My name is Gene Larsen. The first week of the internship was a good week because I learned a lot of stuff. I learned a lot of things I probably wouldn’t have learned back in Bella Bella. One of my favorite things about working out in Koeye is the sandy beaches. The stream surveys are pretty awesome and so was learning how to set the g-traps. We need better bait though. It was my first time sleeping in a tent. It’s different, but it’s better than sleeping out in the open. I dislike that there’s no shower out here and I don’t like the bugs, but those are the only things I don’t like about Koeye. Other than that it’s nice! Hopefully the other weeks are like this. It’s awesome and I’m having lots of fun with friends.
This was an awesome experience. I’m looking forward to the next seven weeks. I liked the hip waders. I’d never used them before. I’m having fun out here with good company. It’s so fun it doesn’t feel like work. It’s nice to be away from home, but at the end of the week it’s nice to go back home and see family and friends. I never went crab fishing before or been away Koeye much before. It’s all good, I wish we caught some more fish though.
We’ve just completed the first week of the 2012 SEAS (Supporting Emerging Aboriginal Stewards) Community Initiative Conservation Internship program. Qqs Projects Society and Pacific Wild are collaborating to host an 8-week long program to give six youth from Bella Bella hands-on experience in ecology and natural resource management. The interns are working alongside Qqs Projects Society’s Coastwatch field crew and researchers from Simon Fraser University to perform stream and juvenile salmonid assessments, conduct crab surveys, and carry out other research projects in the Koeye watershed. The crew will be posting updates about their experiences as they return to Bella Bella each weekend.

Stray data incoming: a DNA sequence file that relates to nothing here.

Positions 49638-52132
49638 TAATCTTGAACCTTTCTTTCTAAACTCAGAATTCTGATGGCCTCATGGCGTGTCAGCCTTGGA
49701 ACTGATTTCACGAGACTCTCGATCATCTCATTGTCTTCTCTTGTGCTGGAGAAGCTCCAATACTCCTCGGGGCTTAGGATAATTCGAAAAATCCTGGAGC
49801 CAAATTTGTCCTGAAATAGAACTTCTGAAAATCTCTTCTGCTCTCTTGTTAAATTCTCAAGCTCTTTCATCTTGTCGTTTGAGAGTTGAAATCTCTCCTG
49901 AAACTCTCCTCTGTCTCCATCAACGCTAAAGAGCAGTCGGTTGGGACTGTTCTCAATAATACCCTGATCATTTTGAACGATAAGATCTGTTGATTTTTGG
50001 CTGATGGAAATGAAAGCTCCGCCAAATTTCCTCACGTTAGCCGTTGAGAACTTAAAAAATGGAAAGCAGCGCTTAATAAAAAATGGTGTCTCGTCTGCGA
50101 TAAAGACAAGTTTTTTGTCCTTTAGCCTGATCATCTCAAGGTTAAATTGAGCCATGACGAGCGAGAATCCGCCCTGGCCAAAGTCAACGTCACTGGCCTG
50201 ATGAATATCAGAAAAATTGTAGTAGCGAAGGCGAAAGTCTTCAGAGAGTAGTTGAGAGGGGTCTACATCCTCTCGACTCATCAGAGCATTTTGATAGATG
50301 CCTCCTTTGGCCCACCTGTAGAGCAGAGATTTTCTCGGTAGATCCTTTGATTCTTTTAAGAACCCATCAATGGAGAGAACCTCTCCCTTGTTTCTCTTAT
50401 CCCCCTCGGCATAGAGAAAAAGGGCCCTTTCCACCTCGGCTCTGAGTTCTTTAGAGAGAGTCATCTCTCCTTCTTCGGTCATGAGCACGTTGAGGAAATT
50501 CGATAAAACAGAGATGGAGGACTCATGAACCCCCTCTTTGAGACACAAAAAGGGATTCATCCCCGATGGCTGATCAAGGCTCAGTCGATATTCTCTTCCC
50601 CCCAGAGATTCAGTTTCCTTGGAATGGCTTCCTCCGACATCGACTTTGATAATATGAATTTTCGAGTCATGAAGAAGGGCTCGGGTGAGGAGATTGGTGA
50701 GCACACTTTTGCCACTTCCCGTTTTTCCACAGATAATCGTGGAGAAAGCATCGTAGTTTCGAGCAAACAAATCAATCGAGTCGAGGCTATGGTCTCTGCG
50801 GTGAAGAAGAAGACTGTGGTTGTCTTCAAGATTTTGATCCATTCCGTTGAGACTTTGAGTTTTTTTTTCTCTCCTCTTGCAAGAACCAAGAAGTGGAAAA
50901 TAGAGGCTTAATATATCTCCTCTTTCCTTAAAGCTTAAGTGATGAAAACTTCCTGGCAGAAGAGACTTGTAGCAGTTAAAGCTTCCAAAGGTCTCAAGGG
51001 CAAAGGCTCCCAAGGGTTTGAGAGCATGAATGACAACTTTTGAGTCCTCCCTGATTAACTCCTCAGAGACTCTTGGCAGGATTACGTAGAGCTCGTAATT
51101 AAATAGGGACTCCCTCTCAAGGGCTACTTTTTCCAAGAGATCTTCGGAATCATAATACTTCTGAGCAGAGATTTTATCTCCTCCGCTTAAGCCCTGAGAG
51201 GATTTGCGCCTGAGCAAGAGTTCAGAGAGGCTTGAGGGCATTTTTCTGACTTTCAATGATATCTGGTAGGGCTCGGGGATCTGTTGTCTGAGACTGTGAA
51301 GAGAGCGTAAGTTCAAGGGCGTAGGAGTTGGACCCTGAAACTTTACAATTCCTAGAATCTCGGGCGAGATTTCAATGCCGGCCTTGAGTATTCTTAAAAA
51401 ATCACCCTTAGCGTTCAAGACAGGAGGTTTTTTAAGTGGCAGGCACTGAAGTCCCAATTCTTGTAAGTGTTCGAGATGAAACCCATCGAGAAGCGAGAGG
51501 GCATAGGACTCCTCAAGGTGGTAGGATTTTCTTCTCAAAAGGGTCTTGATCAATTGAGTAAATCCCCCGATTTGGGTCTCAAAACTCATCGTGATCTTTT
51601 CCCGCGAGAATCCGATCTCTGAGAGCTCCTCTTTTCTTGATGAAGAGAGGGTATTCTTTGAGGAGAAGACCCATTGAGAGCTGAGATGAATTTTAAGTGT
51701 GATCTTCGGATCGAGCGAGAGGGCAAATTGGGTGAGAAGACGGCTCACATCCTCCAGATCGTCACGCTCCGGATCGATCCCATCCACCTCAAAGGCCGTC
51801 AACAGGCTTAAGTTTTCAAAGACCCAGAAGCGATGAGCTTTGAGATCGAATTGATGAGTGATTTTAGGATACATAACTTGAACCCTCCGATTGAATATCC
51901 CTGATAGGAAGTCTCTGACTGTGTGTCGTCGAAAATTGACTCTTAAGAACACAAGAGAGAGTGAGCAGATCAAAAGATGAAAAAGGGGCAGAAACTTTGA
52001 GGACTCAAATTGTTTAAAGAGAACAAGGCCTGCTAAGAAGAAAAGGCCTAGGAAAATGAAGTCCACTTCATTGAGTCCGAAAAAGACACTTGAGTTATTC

The following posts have been compiled by youth from the lower mainland and Hartley Bay who joined forces to voyage by canoe form Hartley Bay to Kiel and back. Read of their adventure below
In Hartley Bay
We traveled for two long days with “Emma” our veggie oil bus. Each day took us about 12 hours, from Vancouver to Prince George and from Prince George to Prince Rupert. In PG we stayed with a wonderful family, thinking that we would camp in their backyard, they actually took us into their home as a result of a rain storm that had passed not too long before we arrived. The next day we traveled through dry valleys towards the west until we met the lush forests and mountain peaks of the coast. Camping in Prince Rupert was fun and we got to feel like we were finally getting ready for the wild… sort of. A cold mist woke us up early in the morning as we experienced a different climate than what we had been experiencing in the lower mainland.